It is a great advert for the FE sector and I wish all of those involved the very best of luck.”

The results of this year’s competition will be announced at its closing ceremony on Sunday, July 7. FE Week will be reporting live throughout the evening from Leipzig’s Samsung Arena. See our reports on


Eton to Leipzig


Louisa May Matthews will represent the UK in cookery at WorldSkills 2013 in Leipzig.  Picture by NL

For many the prospect of cooking a Sunday lunch is enough to get them in a fluster.

But for Louisa May Matthews, cooking Sunday lunch for the family is a breeze when you are used to catering for more than 1,300 pupils at Eton College.

But on June 29 she will face a challenge when she flies out to Leipzig, Germany, to represent the United Kingdom in cookery at WorldSkills 2013.

Before starting work at Eton three years ago, Louisa kicked off her training at Worcester College of Technology where she studied a professional catering VRQ diploma level one, two and three.

Last Tuesday she took a brief break just before lunchtime service to give me a whistlestop tour of Eton and to chat about this week’s contest.  We paused to take in Eton’s grandeur, standing beside a statue of founder King Henry VI between the  chapel and a boarding house.

“Working in such an environment took some getting used to, but I love it,” she said. “I arrived when I was 19 and in the three years I have been here, the level of support the college has given me is unquestionable.

Last week I tried out one of the competition dishes on the headmaster’s wife. Fortunately the feedback was great”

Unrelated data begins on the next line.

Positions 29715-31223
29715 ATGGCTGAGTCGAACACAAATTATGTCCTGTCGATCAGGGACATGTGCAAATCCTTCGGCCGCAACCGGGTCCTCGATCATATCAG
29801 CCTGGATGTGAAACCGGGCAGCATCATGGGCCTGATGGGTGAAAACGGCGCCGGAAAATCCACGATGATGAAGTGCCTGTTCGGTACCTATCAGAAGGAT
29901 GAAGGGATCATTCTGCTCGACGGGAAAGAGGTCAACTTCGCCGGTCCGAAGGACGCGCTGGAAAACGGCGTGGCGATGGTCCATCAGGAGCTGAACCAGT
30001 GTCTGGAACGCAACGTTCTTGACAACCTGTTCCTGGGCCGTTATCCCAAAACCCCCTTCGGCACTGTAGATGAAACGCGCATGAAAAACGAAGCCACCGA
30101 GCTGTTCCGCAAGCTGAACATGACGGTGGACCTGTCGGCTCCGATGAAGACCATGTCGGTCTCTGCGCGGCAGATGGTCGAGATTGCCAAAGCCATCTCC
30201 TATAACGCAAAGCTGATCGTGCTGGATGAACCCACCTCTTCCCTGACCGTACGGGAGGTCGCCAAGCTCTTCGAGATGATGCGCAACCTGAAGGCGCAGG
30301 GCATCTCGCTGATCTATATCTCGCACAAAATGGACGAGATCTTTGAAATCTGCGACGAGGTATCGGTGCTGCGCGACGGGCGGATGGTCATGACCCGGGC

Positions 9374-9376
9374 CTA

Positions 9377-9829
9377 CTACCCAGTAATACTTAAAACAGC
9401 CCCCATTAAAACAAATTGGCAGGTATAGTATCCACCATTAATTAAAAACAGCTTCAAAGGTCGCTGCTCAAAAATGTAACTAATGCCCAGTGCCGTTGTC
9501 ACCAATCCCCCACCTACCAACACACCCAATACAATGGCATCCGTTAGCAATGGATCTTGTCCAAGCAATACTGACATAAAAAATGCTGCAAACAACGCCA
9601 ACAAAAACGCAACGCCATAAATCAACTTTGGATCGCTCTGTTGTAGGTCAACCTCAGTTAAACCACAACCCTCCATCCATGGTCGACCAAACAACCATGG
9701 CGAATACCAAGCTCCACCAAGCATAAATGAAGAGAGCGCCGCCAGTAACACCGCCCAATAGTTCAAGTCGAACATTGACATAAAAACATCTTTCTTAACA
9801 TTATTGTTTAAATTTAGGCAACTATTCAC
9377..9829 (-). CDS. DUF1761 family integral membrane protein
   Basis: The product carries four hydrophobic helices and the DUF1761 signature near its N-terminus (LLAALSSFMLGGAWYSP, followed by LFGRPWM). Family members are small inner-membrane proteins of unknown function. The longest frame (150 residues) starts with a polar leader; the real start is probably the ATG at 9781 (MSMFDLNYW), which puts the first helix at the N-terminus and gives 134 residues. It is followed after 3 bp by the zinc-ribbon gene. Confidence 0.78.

“The whole community here has been amazing. They knew I was a competition chef when I started, and no matter what the competition, they’ve been there congratulating me.

“They have even allowed me to experiment on them with some my dishes. Last week I tried out one of the competition dishes on the headmaster’s wife. Fortunately the feedback was great.”

She said that during the Leipzig contest, she will be assessed on eight modules. She knows six of the dishes she has to make, but the other two are a mystery “although we know one of these will be a fish dish”.

Competitors do not have to go it alone to prepare for the competition. Training managers support them every step of the way. Louisa is fortunate to be working alongside her training manager, Michael Godfrey, Eton’s executive head chef. “Michael has been an absolute gift, he’s so supportive,” she said. “But he doesn’t let you get away with anything. I don’t know where I’d be if he hadn’t been there every day to support me. I have a lot to thank him for.”

She said that over the recent weeks the team had developed a strong bond. “It truly has become a team. We are always in touch with each other on social networks such as Facebook and Twitter,” explained Louisa.

“On Tuesday evening, when we parade around the opening ceremony, the national anthem will be playing and everyone will have a Union Jack flying around. It will be overwhelming for all of us.”

Then, as if by magic, the college’s director of catering, Ian Warwick, strolled past. He was postively beaming as he explaiend how “very proud” everyone at Eton was of Louisa. “Representing Eton and the UK is such an amazing achievement in itself. We will all be rooting for you next week,” he said.